In a strong defense of academic freedom, the University of Texas-Austin has issued a report supporting sociology Professor Mark Regnerus who is being attacked for a study (How different are the adult children of parents who have same-sex relationships?) that found children of same-sex parents have a higher rate of depression and welfare participation than kids raised by heterosexual couples. The support, however, only came after a formal inquiry that appeared triggered by a New York blogger who denounced the study.
The inquiry itself raised academic concerns after a four-member advisory panel of senior university faculty members was impaneled and seized Regnerus’ computers and 42,000 emails. but the university stressed that this was just an inquiry and not a formal investigation. It found that the peer-reviewed study met academic standards for research.
The abstract of the study states:
The New Family Structures Study (NFSS) is a social-science data-collection project that fielded a survey to a large, random sample of American young adults (ages 18–39) who were raised in different types of family arrangements. In this debut article of the NFSS, I compare how the young-adult children of a parent who has had a same-sex romantic relationship fare on 40 different social, emotional, and relational outcome variables when compared with six other family-of-origin types. The results reveal numerous, consistent differences, especially between the children of women who have had a lesbian relationship and those with still-married (heterosexual) biological parents. The results are typically robust in multivariate contexts as well, suggesting far greater diversity in lesbian-parent household experiences than convenience-sample studies of lesbian families have revealed. The NFSS proves to be an illuminating, versatile dataset that can assist family scholars in understanding the long reach of family structure and transitions.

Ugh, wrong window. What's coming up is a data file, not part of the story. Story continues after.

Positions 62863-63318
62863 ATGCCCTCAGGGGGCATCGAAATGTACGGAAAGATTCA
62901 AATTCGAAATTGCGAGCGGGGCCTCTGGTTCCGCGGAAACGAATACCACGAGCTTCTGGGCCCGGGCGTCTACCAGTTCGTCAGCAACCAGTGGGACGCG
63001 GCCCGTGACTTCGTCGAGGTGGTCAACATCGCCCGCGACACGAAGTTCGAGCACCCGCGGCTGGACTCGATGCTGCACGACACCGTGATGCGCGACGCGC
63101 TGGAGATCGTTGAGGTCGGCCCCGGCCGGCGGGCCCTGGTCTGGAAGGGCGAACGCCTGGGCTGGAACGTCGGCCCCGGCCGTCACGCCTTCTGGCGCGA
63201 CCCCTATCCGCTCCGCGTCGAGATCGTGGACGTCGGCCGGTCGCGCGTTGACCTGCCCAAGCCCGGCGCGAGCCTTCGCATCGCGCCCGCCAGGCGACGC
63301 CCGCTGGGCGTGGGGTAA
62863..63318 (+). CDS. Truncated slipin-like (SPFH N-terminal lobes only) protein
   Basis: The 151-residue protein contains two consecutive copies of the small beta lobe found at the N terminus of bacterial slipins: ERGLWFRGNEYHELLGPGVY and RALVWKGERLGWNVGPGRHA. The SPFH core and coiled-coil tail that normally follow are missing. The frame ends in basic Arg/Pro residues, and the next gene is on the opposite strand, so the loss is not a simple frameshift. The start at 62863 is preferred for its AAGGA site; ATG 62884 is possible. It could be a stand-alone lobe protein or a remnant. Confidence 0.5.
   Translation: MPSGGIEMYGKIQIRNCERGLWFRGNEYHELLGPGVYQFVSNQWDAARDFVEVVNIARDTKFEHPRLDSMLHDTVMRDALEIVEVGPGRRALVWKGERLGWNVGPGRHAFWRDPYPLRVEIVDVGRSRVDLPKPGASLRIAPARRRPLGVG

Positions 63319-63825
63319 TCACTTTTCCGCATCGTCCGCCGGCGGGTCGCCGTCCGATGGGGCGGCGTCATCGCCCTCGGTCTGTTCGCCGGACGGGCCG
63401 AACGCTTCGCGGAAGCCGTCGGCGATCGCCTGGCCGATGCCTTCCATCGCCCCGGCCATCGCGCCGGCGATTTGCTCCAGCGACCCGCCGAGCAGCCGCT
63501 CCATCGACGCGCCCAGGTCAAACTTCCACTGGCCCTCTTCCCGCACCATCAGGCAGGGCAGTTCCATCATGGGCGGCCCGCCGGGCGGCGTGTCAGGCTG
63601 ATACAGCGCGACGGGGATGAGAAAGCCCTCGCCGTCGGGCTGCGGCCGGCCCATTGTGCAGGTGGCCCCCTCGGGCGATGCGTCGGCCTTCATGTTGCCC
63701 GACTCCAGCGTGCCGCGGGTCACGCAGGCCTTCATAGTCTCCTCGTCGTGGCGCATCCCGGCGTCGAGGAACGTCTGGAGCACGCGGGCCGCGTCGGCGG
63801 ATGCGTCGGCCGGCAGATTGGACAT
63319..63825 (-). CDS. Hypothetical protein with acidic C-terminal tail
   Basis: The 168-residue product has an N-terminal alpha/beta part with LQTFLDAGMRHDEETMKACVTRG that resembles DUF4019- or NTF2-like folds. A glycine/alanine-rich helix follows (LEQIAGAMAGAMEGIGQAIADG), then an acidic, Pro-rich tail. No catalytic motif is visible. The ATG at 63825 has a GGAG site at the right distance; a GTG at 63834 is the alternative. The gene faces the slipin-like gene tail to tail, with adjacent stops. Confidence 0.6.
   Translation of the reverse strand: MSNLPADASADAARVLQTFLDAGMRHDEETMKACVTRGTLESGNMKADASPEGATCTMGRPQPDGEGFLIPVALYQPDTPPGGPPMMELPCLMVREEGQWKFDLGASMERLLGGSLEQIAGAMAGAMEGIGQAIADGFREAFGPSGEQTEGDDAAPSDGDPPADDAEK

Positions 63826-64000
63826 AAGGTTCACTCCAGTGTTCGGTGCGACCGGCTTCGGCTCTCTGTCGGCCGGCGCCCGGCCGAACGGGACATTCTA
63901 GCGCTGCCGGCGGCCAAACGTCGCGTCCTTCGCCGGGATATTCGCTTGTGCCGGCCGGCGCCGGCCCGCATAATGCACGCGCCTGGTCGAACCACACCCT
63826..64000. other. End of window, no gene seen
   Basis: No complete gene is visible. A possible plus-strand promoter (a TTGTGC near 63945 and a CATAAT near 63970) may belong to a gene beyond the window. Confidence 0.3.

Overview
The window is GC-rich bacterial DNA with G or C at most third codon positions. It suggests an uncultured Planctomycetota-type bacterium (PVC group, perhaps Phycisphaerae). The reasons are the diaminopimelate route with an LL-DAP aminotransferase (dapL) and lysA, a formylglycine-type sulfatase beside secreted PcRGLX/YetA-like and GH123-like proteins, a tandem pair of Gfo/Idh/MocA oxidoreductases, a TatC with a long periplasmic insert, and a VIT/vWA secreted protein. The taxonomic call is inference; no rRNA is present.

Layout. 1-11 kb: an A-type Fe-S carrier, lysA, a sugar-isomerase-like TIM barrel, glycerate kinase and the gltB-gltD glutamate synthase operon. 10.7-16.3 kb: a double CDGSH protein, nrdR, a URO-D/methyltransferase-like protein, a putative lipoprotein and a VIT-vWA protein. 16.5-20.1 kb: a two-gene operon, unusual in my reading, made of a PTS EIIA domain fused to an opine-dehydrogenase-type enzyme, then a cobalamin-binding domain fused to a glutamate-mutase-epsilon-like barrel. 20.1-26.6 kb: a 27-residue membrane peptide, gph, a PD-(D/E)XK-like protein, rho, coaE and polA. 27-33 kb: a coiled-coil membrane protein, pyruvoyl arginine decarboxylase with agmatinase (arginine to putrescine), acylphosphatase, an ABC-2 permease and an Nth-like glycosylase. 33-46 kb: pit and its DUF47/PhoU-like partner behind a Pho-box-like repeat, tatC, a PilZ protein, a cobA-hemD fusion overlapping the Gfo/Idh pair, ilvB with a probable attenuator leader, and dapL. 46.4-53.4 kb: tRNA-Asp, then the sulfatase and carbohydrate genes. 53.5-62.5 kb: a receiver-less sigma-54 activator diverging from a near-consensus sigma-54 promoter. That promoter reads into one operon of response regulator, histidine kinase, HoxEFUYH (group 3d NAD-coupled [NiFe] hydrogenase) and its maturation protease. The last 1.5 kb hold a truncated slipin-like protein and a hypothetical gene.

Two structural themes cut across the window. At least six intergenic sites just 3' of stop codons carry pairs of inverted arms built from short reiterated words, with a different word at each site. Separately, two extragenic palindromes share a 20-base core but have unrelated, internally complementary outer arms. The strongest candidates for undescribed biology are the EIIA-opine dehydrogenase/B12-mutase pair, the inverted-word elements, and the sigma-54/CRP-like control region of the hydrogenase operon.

I personally question what can be taken from such a study, even if the underlying data is found to be solid. The study itself reflects the greater diversity in same-sex families and I seriously question the notion that such families have some fundamental and inherent element that produces these statistical differences. Those concerns have been raised by others.
“The University of Texas at Austin has determined that no formal investigation is warranted into the allegations of scientific misconduct lodged against associate professor Mark Regnerus regarding his July article in the journal Social Science Research,” the school said in a statement. “As with much university research, Regnerus’ New Family Structures Study touches on a controversial and highly personal issue that is currently being debated by society at large. . . . The university expects the scholarly community will continue to evaluate and report on the findings of the Regnerus article and supports such discussion.”
The “inquiry” was triggered by blogger Scott Rose who accused Regnerus of scientific misconduct in two letters to the school, including violating ethical standards and “possible falsification” of research. Rose also noted that as a Catholic funded by a conservative institute, Regnerus was biased. Here is Rose’s letter. While noting that he does not view Regnerus as political active, Rose lists what he considers a damning record leading up to and following the report, including the role of Regnerus’ Church: